garnish Feed

I was researching some cocktail bars and came across the website for Scoma's, an old San Francisco seafood restaurant near Fisherman's Wharf. Looking for the cocktail menu I found the page below (click to enlarge). And I saw the Children's Wine List. "CHILDREN'S WINE LIST? THAT'S FANTASTIC!" I said to myself. (I always talk to myself in capslock.) But it turns out that those are two different links for the children's menu and the wine list. Oh well. Still I love the idea of having a children's wine list (purple grape juice, white grape juice), a kids' beer list (root... Read more →

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For some reason I thought it would be fun and interesting to make dehydrated olives. It turns out that not only are they ugly, they also taste disgusting, like a savory salt lick. And they don't get any prettier when you put them in a drink. I also dehydrated some maraschino cherries and they came out sort of okay. They taste like candy, basically, and are very sticky. So now I just have to figure out what to do with them. Ideas? Read more →

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The Olive Centipede was created by Dr. Heiner, a disturbed German bartender formerly famous for his flair garnishing techniques. The evil Dr. Heiner decided to create a garnish centipede, made from sewing three olives together along the olives' digestive tracks, pit-to-pimento. Read more →

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This post is a continuation of this one on how to brine olives at home. My olives went from this: To this: To see the process, keep reading by selecting the link below. As you may recall from the earlier post, I was late on buying olives so the ones I ended up with were really small and a lot of them were bruised. I used the salt-and-water method to brine them, as opposed to lye. Using Karen Solomon's book I slit the olives, made brine, and covered the olives with a heavy plate to weigh them down. I checked... Read more →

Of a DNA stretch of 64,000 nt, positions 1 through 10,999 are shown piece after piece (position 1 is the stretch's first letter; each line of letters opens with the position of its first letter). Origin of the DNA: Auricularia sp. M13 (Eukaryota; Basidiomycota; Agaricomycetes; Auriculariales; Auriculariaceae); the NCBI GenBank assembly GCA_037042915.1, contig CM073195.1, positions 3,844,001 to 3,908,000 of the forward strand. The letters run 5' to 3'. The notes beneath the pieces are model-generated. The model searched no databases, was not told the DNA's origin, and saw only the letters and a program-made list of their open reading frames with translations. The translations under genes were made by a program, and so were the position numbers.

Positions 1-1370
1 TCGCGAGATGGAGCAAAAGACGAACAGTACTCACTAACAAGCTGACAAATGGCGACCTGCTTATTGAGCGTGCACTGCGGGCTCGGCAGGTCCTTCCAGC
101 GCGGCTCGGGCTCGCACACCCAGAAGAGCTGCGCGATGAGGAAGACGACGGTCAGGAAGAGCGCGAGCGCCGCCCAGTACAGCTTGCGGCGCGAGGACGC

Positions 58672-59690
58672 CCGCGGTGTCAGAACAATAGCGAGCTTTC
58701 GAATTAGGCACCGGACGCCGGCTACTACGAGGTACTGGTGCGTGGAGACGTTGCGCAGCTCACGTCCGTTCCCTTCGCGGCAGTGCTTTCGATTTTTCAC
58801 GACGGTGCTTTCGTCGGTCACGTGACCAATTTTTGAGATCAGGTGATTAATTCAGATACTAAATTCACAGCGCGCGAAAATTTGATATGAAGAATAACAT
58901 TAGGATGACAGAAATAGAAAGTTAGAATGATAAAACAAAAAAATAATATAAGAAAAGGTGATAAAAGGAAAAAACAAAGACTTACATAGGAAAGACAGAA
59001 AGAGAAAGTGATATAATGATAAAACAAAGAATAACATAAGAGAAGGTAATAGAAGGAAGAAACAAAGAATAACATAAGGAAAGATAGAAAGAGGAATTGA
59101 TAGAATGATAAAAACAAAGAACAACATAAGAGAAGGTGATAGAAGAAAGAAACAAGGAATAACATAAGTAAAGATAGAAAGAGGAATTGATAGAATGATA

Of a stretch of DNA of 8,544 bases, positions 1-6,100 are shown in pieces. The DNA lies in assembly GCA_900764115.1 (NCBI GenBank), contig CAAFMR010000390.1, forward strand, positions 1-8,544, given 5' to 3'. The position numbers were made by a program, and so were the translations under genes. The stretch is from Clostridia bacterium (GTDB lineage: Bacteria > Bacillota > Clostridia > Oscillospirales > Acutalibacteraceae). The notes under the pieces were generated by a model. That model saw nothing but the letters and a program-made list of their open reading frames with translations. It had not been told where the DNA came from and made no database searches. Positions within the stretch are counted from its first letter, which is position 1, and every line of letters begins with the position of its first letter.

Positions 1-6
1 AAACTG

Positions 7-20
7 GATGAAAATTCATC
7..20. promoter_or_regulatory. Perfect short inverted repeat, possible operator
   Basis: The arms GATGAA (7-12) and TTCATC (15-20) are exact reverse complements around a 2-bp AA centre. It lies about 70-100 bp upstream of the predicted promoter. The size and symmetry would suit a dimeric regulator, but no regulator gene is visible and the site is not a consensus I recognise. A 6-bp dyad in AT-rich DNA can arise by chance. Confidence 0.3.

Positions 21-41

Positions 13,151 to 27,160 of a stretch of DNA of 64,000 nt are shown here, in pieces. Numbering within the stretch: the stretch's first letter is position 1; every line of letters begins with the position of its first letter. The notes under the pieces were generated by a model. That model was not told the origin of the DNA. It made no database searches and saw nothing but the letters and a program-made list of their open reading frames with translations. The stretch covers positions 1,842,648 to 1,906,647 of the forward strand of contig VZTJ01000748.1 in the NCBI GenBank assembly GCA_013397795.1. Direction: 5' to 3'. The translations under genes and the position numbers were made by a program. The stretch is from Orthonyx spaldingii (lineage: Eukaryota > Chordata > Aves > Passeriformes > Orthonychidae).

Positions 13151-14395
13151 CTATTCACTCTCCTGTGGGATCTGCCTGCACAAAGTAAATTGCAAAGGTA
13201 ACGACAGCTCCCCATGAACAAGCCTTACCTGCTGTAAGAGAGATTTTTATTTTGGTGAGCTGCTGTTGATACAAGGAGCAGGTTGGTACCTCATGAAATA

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For some reason, the San Francisco Chronicle didn't choose the above title for my story that comes out Sunday August 30th. I can't think of why. More bars growing own cocktail ingredients Camper English, Special to The ChronicleFriday, August 28, 2009 Victoria D'Amato-Moran grows tomatoes, Asian pears, Fuji apples, blackberries, roses and many herbs in her South San Francisco garden. Sooner or later, everything in it winds up in her cocktails. "Except the zucchinis," she says. "I haven't figured out how to use those yet." The Bay Area has long been home to the farm-forward cocktail movement - initially personified... Read more →

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